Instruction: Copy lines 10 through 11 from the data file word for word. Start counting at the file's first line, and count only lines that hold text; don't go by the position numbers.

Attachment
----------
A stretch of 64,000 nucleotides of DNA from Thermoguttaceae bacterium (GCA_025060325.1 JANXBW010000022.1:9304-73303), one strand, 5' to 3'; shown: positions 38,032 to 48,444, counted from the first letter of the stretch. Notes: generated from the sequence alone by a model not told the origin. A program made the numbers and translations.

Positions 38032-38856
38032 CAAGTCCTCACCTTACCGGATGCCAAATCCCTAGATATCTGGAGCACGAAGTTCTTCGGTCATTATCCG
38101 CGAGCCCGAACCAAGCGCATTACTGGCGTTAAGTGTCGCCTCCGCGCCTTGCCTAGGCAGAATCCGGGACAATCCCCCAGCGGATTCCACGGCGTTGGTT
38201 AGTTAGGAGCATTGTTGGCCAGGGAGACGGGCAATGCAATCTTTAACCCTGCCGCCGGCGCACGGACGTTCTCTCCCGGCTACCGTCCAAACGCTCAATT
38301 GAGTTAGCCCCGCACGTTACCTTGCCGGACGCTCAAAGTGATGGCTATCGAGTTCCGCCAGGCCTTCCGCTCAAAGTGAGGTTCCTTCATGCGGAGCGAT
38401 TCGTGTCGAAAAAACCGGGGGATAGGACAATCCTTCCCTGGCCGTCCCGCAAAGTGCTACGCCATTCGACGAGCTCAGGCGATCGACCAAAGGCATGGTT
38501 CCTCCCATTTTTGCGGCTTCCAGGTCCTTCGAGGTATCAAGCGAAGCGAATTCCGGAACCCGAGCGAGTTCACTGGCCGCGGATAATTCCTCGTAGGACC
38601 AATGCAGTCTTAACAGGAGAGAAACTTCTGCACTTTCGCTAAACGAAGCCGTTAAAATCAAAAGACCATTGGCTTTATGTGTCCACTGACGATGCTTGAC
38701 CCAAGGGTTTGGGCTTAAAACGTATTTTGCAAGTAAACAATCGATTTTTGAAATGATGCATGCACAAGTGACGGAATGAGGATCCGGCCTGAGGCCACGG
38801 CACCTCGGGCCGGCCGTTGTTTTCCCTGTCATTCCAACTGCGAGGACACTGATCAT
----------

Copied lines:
38701 CCAAGGGTTTGGGCTTAAAACGTATTTTGCAAGTAAACAATCGATTTTTGAAATGATGCATGCACAAGTGACGGAATGAGGATCCGGCCTGAGGCCACGG
38801 CACCTCGGGCCGGCCGTTGTTTTCCCTGTCATTCCAACTGCGAGGACACTGATCAT